It is important to mention that the Claimant’s allegations were also supported by numerous documentary evidence establishing that they were targeted by the state security apparatus, the police force and or the military and that the Principal Claimant was detained on several occasions.
 To this effect it is important to mention that the Principal Claimant professional and corporate profile was established through several documents including but not limited to his CV, social insurance contributions, internal communications at [XXX]. All of these documents were filed under Exhibit 4, Item P4, 5, 6, 7, 8, 16, 17 and 18.
 As for the prosecutor incidents they were also corroborated by the Claimant’s letter of resignation to [XXX] and numerous police reports and lawyer’s letters. Indeed, we have the resignation letter filed under Exhibit 4, Item P9 but also, we have a police report filed as Item P10 for the arrest of [XXX], 2016, P11 concerning the disappearance of the Principal Claimant on [XXX], 2017, P12 concerning the police raid on the residence of the Claimant on [XXX], 2018 and finally Exhibit P14 pertaining to the arrest of [XXX], 2018.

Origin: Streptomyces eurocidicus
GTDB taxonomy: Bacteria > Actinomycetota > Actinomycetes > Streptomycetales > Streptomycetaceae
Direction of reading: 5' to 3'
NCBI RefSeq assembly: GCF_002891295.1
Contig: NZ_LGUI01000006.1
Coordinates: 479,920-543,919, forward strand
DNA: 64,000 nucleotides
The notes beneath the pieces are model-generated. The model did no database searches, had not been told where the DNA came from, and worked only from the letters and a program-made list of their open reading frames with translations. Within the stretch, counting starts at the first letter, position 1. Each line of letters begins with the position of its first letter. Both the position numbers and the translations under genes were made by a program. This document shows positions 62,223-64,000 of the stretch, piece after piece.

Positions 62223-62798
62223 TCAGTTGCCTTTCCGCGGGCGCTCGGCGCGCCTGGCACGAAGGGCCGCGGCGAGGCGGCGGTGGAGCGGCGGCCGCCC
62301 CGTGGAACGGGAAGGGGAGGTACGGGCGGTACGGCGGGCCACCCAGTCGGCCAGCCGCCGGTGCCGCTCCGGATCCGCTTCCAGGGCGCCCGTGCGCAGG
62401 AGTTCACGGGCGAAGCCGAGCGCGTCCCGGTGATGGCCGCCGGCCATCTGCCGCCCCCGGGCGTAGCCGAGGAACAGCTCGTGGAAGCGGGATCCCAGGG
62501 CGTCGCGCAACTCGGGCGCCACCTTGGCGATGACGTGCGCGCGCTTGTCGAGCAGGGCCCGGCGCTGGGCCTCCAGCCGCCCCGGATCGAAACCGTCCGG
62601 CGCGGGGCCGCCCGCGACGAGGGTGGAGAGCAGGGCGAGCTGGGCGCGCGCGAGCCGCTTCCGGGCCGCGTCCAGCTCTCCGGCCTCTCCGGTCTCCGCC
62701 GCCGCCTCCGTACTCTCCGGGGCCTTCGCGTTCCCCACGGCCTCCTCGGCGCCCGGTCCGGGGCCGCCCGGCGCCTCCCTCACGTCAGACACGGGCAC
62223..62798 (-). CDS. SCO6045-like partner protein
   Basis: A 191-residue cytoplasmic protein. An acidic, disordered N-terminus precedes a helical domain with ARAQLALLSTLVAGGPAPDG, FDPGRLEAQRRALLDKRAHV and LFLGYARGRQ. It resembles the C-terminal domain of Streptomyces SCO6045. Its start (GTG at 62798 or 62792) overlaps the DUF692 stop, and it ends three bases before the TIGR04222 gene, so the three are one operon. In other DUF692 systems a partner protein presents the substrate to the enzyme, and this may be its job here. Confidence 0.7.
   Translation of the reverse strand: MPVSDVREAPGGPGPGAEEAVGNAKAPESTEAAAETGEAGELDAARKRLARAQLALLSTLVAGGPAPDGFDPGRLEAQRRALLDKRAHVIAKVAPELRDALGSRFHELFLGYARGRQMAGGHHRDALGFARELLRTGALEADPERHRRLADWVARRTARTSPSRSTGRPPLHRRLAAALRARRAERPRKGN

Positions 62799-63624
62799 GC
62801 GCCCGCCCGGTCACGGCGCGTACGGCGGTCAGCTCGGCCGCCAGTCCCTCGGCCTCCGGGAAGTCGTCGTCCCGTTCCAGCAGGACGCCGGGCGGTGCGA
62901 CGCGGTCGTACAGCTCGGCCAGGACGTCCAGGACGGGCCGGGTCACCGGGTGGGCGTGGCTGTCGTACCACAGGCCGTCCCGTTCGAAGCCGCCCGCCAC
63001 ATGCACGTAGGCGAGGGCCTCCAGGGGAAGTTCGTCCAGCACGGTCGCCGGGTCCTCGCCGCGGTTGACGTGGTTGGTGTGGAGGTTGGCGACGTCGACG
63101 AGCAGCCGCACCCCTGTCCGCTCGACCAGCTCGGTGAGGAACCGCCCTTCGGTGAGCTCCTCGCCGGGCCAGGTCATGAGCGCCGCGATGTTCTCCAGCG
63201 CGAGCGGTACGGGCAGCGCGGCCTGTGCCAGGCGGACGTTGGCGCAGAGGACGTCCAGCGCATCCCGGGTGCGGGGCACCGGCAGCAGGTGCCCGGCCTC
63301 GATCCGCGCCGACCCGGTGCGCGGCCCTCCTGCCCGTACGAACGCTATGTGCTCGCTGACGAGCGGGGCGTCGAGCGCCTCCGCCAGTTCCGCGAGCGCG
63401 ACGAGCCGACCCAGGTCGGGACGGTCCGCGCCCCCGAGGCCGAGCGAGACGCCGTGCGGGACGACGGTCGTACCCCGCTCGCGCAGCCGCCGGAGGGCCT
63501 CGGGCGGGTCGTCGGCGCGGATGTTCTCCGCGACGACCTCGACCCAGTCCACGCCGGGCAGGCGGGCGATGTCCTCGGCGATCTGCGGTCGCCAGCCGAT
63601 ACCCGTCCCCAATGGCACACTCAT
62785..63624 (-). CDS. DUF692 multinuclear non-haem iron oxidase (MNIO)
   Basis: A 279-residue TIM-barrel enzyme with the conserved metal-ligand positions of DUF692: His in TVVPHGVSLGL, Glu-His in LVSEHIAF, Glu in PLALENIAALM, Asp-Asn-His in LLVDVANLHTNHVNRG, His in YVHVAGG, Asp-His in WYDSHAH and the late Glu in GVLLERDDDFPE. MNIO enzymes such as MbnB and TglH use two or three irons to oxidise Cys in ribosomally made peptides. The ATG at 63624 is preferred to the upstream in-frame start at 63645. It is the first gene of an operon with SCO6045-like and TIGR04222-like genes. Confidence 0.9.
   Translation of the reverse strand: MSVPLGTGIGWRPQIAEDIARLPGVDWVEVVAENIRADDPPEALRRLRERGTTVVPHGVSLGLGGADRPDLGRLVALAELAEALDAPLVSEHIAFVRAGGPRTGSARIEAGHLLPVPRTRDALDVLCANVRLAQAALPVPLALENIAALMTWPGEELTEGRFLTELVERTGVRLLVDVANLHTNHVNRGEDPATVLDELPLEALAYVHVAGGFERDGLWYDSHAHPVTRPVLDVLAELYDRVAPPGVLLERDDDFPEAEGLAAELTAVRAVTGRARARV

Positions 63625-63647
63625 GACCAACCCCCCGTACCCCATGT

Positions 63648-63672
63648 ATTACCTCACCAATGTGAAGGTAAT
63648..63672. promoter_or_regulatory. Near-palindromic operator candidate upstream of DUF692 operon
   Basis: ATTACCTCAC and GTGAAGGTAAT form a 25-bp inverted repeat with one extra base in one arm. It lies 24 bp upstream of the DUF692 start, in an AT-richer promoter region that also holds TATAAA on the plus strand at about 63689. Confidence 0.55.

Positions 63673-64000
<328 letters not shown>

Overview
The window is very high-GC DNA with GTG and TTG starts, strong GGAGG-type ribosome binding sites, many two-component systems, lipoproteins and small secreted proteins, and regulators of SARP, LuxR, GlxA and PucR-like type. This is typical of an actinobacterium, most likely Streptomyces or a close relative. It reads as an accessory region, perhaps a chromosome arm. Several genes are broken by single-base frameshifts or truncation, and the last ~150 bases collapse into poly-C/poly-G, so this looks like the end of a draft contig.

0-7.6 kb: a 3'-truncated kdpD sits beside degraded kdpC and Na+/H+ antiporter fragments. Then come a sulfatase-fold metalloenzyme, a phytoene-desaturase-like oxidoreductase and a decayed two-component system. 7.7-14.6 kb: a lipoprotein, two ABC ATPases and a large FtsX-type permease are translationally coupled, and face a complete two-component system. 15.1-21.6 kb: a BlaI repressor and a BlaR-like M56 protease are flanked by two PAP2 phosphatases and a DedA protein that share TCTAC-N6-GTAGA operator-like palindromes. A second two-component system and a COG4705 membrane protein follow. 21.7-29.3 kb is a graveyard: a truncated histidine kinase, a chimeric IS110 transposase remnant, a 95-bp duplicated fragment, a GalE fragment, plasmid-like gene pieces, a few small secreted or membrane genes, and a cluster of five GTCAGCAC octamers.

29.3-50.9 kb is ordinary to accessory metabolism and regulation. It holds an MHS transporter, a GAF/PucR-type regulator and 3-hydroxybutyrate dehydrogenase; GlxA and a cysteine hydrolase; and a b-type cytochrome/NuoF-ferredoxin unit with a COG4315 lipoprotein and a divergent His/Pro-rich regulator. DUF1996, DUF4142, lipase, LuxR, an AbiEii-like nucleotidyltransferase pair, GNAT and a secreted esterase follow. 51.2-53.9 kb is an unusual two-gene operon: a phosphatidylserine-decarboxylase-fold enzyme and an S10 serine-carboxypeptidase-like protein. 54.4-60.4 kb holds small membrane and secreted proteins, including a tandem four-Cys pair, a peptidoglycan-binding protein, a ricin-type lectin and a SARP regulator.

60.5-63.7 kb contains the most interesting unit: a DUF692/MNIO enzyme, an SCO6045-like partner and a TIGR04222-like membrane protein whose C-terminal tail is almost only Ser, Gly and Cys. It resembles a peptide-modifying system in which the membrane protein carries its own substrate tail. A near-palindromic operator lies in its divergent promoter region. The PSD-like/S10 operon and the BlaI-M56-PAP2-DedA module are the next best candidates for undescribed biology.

Accordingly, we had also the benefit of seeing the letters from his lawyer pertaining to the raid of [XXX], 2018 filed as Item P13 and the letter to the Attorney General sent by his lawyer pertaining to his arrest and detention following the event of [XXX], 2018.
 So, all this evidence stated above corroborated the Claimant’s allegations of the persecutory acts they have faced and also of their subjective fear of returning back to Egypt and facing again persecution at the hands of the state security apparatus.
 In reaching this conclusion the panel also considering Section 203 of the UNHCR Handbook on procedures and criteria for determining refugee status as it states that it is hardly possible for refugee claimants to prove every part of their case and also Section 39 which states that a person would not normally abandon his home and country without some compelling reasons. As a matter of fact, under the objective basis the tribunal further finds that the Claimant’s evidence as a whole is generally consistent with the objective documentary evidence.